Kiringaya Woman Rep urges gov’t to make sign language compulsory subject

By , K24 Digital
On Sun, 25 Sep, 2022 19:51 | 2 mins read
Kiringaya Woman Rep wants sign language made compulsory subject in schools
Kirinyaga Woman Representative Njeri Maina. PHOTO/Courtesy

Kirinyaga Woman Representative Njeri Maina has called on the government to make sign language a compulsory subject in Kenya.

The Member of Parliament says the government should make sign language a compulsory subject as part of the implementation of the Competency-Based Curriculum (CBC).

Inclusion of the language, Maina argues, will play a great role in easing communication between people with impaired hearing and the rest of society.

Speaking in Kerugoya town during the celebration of the International Week for the Deaf, Njeri pointed out that the task force committee set to be formed by the government to review CBC implementation should consider sign language as part of the system.

"The task force once formed should focus on introducing mandatory learning of sign language in our institutions so that the deaf community can be able to integrate with the rest of the society so that they can partake in the society equally," she said.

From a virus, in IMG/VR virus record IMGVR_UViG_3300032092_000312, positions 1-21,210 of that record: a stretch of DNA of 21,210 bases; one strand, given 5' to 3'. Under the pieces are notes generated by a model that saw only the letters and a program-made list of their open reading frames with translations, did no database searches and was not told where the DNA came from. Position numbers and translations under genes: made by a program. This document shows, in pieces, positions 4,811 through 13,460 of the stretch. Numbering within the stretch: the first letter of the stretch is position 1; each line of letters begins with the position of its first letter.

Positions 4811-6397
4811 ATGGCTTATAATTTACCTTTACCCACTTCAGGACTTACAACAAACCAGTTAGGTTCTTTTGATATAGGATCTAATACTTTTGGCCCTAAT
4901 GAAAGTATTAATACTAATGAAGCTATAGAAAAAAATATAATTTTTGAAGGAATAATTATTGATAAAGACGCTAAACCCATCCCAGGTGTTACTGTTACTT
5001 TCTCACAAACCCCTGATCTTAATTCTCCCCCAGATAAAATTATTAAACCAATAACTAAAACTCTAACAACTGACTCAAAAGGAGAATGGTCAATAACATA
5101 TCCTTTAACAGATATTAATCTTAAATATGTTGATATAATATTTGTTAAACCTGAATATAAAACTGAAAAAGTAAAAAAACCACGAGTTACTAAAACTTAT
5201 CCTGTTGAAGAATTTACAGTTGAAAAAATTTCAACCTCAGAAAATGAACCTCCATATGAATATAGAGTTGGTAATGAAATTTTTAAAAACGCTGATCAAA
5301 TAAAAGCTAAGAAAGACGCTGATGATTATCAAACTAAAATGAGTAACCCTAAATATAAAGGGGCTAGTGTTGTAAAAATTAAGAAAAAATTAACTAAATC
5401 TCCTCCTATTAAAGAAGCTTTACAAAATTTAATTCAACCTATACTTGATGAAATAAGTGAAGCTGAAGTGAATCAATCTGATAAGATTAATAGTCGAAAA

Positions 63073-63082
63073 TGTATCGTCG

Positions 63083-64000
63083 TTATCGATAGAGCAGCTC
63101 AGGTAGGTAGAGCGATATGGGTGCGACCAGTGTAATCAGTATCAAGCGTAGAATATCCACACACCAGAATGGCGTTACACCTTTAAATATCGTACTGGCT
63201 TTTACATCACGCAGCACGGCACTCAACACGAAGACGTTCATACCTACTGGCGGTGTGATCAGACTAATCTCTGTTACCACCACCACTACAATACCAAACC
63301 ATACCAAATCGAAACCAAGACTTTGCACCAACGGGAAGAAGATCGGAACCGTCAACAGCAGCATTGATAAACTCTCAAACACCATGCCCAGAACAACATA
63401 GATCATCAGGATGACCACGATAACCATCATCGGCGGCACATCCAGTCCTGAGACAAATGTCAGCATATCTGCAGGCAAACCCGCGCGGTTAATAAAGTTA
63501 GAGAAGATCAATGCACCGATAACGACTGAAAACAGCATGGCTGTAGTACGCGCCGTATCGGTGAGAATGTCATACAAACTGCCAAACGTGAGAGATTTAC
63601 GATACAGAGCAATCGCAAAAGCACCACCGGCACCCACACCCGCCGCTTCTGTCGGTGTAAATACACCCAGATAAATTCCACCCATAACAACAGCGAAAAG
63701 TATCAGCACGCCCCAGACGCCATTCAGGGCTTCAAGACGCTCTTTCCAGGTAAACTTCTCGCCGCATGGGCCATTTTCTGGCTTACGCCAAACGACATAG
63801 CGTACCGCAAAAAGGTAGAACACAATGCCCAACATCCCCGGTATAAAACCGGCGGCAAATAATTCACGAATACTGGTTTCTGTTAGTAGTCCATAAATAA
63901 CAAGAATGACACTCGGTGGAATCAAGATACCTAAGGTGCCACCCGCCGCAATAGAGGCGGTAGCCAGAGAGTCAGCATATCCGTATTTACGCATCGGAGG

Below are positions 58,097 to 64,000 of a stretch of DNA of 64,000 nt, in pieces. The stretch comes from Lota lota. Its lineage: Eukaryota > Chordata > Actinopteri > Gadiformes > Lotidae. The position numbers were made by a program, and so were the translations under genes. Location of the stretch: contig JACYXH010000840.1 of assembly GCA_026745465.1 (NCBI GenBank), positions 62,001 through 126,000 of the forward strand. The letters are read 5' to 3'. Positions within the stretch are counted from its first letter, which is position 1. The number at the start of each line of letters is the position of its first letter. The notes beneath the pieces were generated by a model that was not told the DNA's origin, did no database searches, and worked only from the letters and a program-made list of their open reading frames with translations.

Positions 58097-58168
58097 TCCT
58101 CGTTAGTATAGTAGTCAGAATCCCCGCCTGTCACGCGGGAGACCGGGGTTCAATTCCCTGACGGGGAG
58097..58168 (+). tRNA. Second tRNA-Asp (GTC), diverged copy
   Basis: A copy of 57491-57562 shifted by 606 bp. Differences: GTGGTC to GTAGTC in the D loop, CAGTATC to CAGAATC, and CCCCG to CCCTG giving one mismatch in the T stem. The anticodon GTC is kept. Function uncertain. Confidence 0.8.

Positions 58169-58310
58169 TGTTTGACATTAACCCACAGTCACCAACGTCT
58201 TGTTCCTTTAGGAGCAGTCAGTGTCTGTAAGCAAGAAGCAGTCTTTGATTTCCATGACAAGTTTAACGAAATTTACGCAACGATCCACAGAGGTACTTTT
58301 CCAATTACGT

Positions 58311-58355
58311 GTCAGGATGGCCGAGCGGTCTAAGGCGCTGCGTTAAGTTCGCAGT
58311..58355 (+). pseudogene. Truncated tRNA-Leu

The legislator's sentiments were echoed by Dorothy Muriuki who noted that some of the teachers posted to teach in schools for the deaf are not fully conversant with sign language.

This communication barrier, Muriuki, who has a hearing impairment, said makes learning difficult.

"We are requesting the government to ensure that there are enough sign language teachers in schools to assist children in learning," she added.

At the same time, the Maina lamented over the alleged harassment of business owners living with disabilities by county officials.

She urged county governments to streamline the county revenue department to protect the vulnerable group.

"The Deaf Community has expressed concern over the harassment by county officials over revenue remittances and business license, but there is an Act which protects PWDs which calls for at least 5 per cent of employment should be set for them but nothing seems to happen," the lawmaker said.

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